Kerry arrives in India to reboot ties with Modi

AFP

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US Secretary of State John Kerry turns to wave as he boards a plane to New Delhi, India, at Andrews Air Force Base outside Washington July 29, 2014. Kerry will be visiting India until August 1, 2014. Photo: Reuters US Secretary of State John Kerry turns to wave as he boards a plane to New Delhi, India, at Andrews Air Force Base outside Washington July 29, 2014. Kerry will be visiting India until August 1, 2014. Photo: Reuters
US Secretary of State John Kerry flew into India on Wednesday for ice-breaking talks with new Prime Minister Narendra Modi, forecasting a transformation in Washington's troubled relations with New Delhi.
Kerry, who landed in Delhi on an overnight flight from Washington, is the highest-ranking member of the Obama administration to visit India since the Hindu nationalist Modi won a landslide election in May.
The top diplomat's trip is intended to pave the way for a visit by Modi to the US later this year, nearly a decade after he was denied a visa over deadly anti-Muslim riots in the state where he was chief minister.
For the past two decades, the world's two largest democracies have described themselves as natural allies, sharing similar concerns over China's rise and Islamic extremism.
But incidents including the US arrest of an Indian diplomat last year sent ties plunging to their lowest point in years, and analysts say Modi's previous treatment as a pariah still rankles.
And a new row is brewing over a customs deal, despite efforts to emphasize areas where the two sides can make common cause.
In a joint editorial with US Commerce Secretary Penny Pritzker in Wednesday's Economic Times, Kerry said Modi's strong mandate opened up possibilities for cooperation on issues from boosting trade to energy.
"The long-standing partnership between the US and India is on the cusp of an historic transformation," said the commentary in the Delhi-based daily.
"Working together, the world's oldest democracy and the world's largest democracy can forge a new era of shared prosperity and security for hundreds of millions of people in India, across Asia and the world."
The US officials will hold talks with Indian officials on Thursday and Kerry will meet Modi on Friday.
For some observers, Kerry's three-day trip is in itself a sign of India's importance. He has focused much of his tenure on crises in the Middle East, and returned just Sunday from a grueling, unsuccessful mission to end the Gaza conflict.
"It is significant that the secretary is able to stick to making time for the Strategic Dialogue with India when there are literally parts of the world in flames," said Alyssa Ayres, a former State Department official.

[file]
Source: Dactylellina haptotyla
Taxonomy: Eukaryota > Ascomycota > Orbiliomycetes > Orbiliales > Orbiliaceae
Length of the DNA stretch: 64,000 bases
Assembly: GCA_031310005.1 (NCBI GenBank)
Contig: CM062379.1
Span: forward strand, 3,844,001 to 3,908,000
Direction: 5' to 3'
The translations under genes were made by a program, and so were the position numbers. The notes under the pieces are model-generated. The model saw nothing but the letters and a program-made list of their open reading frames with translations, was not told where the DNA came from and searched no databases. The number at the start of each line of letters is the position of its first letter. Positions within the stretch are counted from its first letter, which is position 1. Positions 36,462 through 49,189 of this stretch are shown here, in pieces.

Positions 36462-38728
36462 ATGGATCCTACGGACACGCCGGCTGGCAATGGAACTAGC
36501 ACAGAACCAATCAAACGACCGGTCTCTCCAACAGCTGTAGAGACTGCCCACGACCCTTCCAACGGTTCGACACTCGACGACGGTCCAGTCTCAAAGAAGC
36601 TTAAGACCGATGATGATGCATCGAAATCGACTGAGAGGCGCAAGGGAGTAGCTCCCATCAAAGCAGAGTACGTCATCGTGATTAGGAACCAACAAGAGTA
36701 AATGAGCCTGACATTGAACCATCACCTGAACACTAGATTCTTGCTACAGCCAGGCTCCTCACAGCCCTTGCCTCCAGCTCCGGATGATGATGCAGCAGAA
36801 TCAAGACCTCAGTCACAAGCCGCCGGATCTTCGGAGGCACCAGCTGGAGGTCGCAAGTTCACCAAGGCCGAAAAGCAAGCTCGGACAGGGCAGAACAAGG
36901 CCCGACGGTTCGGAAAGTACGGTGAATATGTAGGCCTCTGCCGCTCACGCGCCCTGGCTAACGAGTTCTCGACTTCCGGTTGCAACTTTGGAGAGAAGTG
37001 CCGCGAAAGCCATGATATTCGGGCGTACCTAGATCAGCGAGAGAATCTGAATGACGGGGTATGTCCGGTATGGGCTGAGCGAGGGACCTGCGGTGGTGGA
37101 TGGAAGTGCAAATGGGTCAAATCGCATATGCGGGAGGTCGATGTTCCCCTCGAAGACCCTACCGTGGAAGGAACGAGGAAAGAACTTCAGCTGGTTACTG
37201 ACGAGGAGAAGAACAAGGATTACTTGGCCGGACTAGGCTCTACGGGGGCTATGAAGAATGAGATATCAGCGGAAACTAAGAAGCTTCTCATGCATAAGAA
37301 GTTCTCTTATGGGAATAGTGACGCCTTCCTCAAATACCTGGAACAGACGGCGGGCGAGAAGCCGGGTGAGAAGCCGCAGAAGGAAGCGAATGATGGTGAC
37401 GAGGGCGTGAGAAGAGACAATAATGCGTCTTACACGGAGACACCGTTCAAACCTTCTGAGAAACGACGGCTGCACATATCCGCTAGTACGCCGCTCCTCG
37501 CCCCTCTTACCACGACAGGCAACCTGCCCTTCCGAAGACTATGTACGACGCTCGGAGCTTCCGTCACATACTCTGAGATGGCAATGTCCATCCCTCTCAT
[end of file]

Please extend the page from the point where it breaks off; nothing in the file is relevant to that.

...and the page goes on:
Lingering resentment
Despite strong ties between their people, the Indian and US governments have frequently been at odds.
After tensions during the Cold War and US sanctions over India's 1998 nuclear tests, former president Bill Clinton began reconciliation efforts. His successor George W. Bush pushed through a landmark nuclear cooperation accord with India.
But some Indian commentators saw President Barack Obama as less interested in the relationship, even though he threw US support behind New Delhi's leading goal of winning a UN Security Council seat.
Relations took a sharp turn for the worse when US authorities in December arrested an Indian diplomat on allegations of mistreating her servant, leading New Delhi to retaliate against US personnel.
Modi has little reason for gratitude toward the United States. In 2005, Washington refused him a visa over allegations of turning a blind eye to anti-Muslim riots as leader of the state of Gujarat.
Allegations that Modi's Bharatiya Janata Party (BJP) had been the target of surveillance operations by the US national security agency while it was in opposition have added to the sense of grievance.
Indian foreign ministry spokesman Syed Akbaruddin said Wednesday that Kerry's visit was an opportunity "to explore transformative initiatives that can move the relationship to the next level" but he also said that concerns over cyber security would be raised.
"There is a considerable disquiet in India about the authorization provided to American agencies in terms of contravening the privacy of individuals, entities and government of India," he told reporters.
New row on WTO
Modi does not appear eager to play up grudges and instead has shown pragmatism, meeting in his first months in office with the leaders of Pakistan and China despite his past hardline stances.
But in an unexpected rift ahead of Kerry's visit, Modi's government warned it may hold up a global customs pact that must be ratified by Thursday unless the World Trade Organization approves India's food subsidy programs.
India buys grain at inflated prices to sell at subsidized prices. The program is important for India's hundreds of millions of poor, but rich nations say it distorts trade.
On a visit to Mumbai, Pritzker said she was "very optimistic" about the new Modi government but criticized India's stance at negotiations.
"We are very disappointed that India has taken a step-back from its agreements that it made in December (last) at the WTO," Pritzker told the Press Trust of India news agency.

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